• Haig Haleblian

    Lois, We are survivors of survivors. We were taught well by example. Metsmamma and Metsbabba had class beyond class. They lived with us in a 900sf home for at least a year. I learned a lot in that year as an early teen. I miss their incredible sense of humor, love for each other, and of course….the food. Grandpa and Grandma would cry at times when they told their story. It’s a heartwrenching story. If everything went to hell in a handbasket in the US (it hasn’t quite yet), what would it be like to move to say Thailand and start over? Especially at our tender ages?

    • Lois Melkonian

      Well said, Haig. I am forever grateful for those who went before me, showing me all I am capable of doing.

  • miller

    Popular opinion today knows of only one set of deportations, more properly called forced migrations, in Anatolia, the deportation of the Armenians. There were in fact m Popular opinion today knows of only one set of deportations, more properly called forced migrations, in Anatolia, the deportation of the Armenians. There were in fact many forced migrations. For the Armenians, the worst forced migrations came when they accompanied their own armies in retreat. Starvation and disease killed great numbers of both, far more than fell to enemies’ bullets.

    It is true that the Ottomans had obvious reason to fear Armenians, and that forced migration was an age-old tool in Middle Eastern and Balkan conflicts. It is also true that while its troops were fighting the Russians and Armenians, the Ottoman Government could not and did not properly protect the Armenian migrants. Nevertheless, more than 200,000 of the deported Armenians reached Greater Syria and survived. Those who see the evil of genocide in the forced migrations of Armenians ignore the survival of so many of those who were deported. They also ignore the fact that the Armenians who were most under Ottoman control, those in Western cities such as Izmir, Istanbul, and Edirne, were neither deported nor molested, presumably because they were not a threat. If genocide is to be considered, however, then the murders of Turks and Kurds in 1915 and 1916 must be included in the calculation of blame. The Armenian molestations and massacres in Cilicia, deplored even by their French and British allies, must be judged. And the exile or death of two-thirds of the Turks of Erivan Province, the Armenian Republic, during the war must be remembered.(http://www.tallarmeniantale.com/mccarthy-historian-decide.htm)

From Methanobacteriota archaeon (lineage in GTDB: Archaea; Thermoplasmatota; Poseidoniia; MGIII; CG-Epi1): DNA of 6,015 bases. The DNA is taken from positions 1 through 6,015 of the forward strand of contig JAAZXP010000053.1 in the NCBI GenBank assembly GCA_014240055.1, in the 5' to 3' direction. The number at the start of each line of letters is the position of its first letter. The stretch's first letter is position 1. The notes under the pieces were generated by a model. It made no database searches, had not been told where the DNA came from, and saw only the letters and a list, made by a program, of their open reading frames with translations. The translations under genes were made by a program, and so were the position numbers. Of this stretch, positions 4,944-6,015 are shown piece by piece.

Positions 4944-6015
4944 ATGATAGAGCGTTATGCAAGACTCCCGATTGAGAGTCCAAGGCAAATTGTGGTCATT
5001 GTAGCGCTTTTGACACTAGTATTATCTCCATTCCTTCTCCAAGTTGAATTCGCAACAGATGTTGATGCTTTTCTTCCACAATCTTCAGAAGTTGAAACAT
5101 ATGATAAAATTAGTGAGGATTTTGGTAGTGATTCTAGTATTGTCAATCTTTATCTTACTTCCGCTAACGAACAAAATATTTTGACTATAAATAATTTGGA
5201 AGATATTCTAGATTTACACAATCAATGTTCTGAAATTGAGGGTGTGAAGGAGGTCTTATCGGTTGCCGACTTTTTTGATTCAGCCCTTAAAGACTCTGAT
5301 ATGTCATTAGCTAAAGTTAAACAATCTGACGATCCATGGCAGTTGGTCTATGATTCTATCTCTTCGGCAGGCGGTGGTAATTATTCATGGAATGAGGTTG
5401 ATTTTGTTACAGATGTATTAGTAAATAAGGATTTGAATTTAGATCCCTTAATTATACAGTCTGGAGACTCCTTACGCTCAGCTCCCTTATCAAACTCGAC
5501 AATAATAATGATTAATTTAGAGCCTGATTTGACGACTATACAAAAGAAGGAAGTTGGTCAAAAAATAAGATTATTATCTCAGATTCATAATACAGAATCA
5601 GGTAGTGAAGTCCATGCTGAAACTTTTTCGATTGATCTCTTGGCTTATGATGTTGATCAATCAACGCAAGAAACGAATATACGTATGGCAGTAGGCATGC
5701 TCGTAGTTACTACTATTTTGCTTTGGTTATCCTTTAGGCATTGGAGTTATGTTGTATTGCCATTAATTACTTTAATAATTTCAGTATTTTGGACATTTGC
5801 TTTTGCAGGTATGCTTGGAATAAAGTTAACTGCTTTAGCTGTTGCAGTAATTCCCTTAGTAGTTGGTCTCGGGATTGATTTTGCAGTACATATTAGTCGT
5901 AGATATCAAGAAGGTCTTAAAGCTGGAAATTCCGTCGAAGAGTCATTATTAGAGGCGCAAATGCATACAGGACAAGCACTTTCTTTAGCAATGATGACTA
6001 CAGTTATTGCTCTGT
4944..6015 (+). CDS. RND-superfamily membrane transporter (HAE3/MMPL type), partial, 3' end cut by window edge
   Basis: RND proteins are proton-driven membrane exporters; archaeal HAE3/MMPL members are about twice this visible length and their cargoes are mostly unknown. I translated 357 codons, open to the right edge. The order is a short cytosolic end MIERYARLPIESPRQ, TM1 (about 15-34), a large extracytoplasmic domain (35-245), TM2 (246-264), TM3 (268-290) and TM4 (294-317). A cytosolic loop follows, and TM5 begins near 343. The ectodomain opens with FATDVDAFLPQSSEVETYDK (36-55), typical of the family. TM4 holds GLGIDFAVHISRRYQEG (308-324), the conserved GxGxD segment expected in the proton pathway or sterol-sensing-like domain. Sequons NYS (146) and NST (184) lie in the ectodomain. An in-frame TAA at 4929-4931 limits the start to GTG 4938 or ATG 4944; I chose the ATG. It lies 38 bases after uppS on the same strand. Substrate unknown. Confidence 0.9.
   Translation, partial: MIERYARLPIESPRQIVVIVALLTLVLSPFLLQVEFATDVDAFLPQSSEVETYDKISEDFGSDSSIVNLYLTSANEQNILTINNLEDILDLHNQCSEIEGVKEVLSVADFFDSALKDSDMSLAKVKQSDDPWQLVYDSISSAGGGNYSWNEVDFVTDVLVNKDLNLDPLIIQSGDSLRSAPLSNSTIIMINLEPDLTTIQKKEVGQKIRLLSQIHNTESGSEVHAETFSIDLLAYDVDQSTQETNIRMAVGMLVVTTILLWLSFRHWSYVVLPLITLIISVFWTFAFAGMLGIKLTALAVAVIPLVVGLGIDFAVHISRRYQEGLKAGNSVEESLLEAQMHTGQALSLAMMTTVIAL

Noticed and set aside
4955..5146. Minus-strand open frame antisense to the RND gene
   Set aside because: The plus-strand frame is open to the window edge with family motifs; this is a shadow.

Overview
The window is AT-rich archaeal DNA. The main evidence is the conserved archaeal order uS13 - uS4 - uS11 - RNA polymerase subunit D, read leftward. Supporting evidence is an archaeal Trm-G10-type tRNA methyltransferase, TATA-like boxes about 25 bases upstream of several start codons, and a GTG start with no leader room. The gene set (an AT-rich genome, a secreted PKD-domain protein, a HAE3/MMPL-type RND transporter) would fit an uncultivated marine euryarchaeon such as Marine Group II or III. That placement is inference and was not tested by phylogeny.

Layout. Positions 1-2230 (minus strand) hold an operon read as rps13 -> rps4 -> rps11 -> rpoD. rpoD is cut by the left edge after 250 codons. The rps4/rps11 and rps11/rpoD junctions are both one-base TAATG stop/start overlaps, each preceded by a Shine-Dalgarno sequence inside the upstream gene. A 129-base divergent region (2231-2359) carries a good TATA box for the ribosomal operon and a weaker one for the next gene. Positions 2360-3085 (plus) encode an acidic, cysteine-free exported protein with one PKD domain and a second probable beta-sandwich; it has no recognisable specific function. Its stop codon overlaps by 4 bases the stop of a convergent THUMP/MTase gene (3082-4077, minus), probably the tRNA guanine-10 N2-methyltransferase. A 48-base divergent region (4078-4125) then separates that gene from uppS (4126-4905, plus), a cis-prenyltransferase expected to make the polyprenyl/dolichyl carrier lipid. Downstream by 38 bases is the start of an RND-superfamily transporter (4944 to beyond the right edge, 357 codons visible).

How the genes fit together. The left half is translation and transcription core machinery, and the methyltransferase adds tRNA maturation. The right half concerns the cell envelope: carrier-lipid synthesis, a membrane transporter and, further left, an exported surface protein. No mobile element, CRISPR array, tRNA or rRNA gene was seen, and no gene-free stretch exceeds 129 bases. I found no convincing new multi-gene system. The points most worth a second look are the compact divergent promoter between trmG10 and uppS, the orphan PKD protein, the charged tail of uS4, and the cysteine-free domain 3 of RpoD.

• Lois Melkonian

      You certainly have your opinion.I intentionally did not make an argument for ‘recognition,’ now did I? That’s not what this post was about. Maybe you missed it, it’s about being descendants of survivors and how that impacts our lives. I know what happened to my grandparents and their family members. And I wish you a wonderful afternoon.

  • miller

    ARMENIAN LEADER’S CONFESSIONS

    ‘… The war with us was inevitable… We had not done all that was necessary for us to have done to evade war. We ought to have used peaceful language with the Turks…We had no information about the real strength of the Turks and relied on ours. This was the fundamental error. We were not afraid of war because we thought we could win… Our army was well fed and well armed and [clothed] but it did not fight. The troops were constantly retreating and deserting their positions ; they threw away their arms and dispersed in the villages. …In spite of the fact that the Armenians had better material and better support, their armies lost. ….. the advancing Turks fought only against the regular soldiers ; they did not carry the battle to the civilian sector. ….the Turkish soldiers were well-disciplined and that there had not been any massacres…’